2.3.1 Introduction 42

2.3.2 Definitions 43

2.3.3 Set-Theoretic Operations 51

2.3.4 Centroid of an IT2 FS 54

2.3.5 Properties of cl(k) and cr(k) 58

2.3.6 KM Algorithms as Well as Some Others 59

2.4 General Type-2 Fuzzy Sets 68

2.4.1 -Plane/zSlice Representation 68

2.4.2 Set-Theoretic Operations 72

2.4.3 Centroid of a GT2 FS 73

2.5 Wrapup 77

2.6 Moving On 79

3 Interval Type-2 Fuzzy Logic Controllers 80

3.1 Introduction 80

3.2 Type-1 Fuzzy Logic Controllers 80

3.2.1 Introduction 80

3.2.2 T1 Mamdani FLCs 81

3.2.3 T1 TSK FLCs 85

3.2.4 Design of T1 FLCs 86

3.3 Interval Type-2 Fuzzy Logic Controllers 86

3.3.1 Introduction 86

3.3.2 IT2 Mamdani FLCs 87

3.3.3 IT2 TSK FLCs 103

3.3.4 Design of T2 FLCs 105

3.4 Wu–Mendel Uncertainty Bounds 105

3.5 Control Analyses of IT2 FLCs 111

3.6 Determining the FOU Parameters of IT2 FLCs 114

3.6.1 Blurring T1 MFs 114

3.6.2 Optimizing FOU Parameters 114

3.7 Moving On 122

Appendix 3A. Proof of Theorem 3.4 123

3A.1 Inner-Bound Set [ul(), ur()] 123

3A.2 Outer-Bound Set [ul(), ur()] 124

4 Analytical Structure of Various Interval Type-2 Fuzzy PI and PD Controllers 131

4.1 Introduction 131

4.2 PID, PI, and PD Controllers and Their Relationships 134

4.2.1 Two Forms of PID Controller—Position Form and Incremental Form 134

4.2.2 PI and PD Controllers and Their Relationship 135

4.3 Components of the Interval T2 Fuzzy PI and PD Controllers 136

4.4 Mamdani Fuzzy PI and PD Controllers—Configuration 1 140

4.4.1 Fuzzy PI Controller Configuration 140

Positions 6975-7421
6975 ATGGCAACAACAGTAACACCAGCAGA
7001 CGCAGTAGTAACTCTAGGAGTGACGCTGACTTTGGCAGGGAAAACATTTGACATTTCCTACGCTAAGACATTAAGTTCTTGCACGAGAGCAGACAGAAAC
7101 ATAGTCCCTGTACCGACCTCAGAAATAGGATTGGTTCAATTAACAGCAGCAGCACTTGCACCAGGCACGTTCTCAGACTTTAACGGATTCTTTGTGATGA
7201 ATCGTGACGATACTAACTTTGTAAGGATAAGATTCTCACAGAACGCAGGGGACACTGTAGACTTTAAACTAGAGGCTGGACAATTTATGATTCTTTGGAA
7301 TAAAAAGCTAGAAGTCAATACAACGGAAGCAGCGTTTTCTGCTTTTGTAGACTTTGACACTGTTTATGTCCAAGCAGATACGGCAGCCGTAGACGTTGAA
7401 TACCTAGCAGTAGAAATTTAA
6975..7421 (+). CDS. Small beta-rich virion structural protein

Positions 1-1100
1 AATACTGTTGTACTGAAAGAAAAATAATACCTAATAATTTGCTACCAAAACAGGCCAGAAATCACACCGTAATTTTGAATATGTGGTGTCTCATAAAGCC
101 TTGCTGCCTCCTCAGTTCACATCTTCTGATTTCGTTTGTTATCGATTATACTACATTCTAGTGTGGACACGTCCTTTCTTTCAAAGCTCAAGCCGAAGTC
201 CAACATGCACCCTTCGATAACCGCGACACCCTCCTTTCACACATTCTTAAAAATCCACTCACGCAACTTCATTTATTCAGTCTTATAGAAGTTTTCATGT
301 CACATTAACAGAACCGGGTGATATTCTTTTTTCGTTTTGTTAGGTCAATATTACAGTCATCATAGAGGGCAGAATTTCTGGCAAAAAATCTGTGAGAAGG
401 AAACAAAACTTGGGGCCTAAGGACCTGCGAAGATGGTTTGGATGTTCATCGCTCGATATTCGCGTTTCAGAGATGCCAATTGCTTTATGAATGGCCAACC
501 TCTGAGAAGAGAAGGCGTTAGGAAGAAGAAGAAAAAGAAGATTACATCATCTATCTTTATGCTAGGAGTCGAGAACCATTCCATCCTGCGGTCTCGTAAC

4.4.2 Method for Deriving the Analytical Structure 144

4.5 Mamdani Fuzzy PI and PD Controllers—Configuration 2 154

4.6 Mamdani Fuzzy PI and PD Controllers—Configuration 3 162

4.6.1 Fuzzy PI Controller Configuration 162

4.6.2 Method for Deriving the Analytical Structure 165

4.7 Mamdani Fuzzy PI and PD Controllers—Configuration 4 169

4.7.1 Fuzzy PI Controller Configuration 169

4.7.2 Method for Deriving the Analytical Structure 171

4.8 TSK Fuzzy PI and PD Controllers—Configuration 5 181

4.8.1 Fuzzy PI Controller Configuration 181

4.8.2 Deriving the Analytical Structure 184

4.9 Analyzing the Derived Analytical Structures 185

4.9.1 Structural Connection with the Corresponding T1 Fuzzy PI Controller 186

4.9.2 Characteristics of the Variable Gains of the T2 Fuzzy PI Controller 190

4.10 Design Guidelines for the T2 Fuzzy PI and PD Controllers 194

4.10.1 Determination of 1 and 2 Values 196

4.10.2 Determination of the Remaining Nine Parameter Values 197

4.11 Summary 198

Appendix 4A 200

5 Analysis of Simplified Interval Type-2 Fuzzy PI and PD Controllers 205

5.1 Introduction 205

5.2 Simplified Type-2 FLCs: Design, Computation, and Performance 206

5.2.1 Structure of a Simplified IT2 FLC 207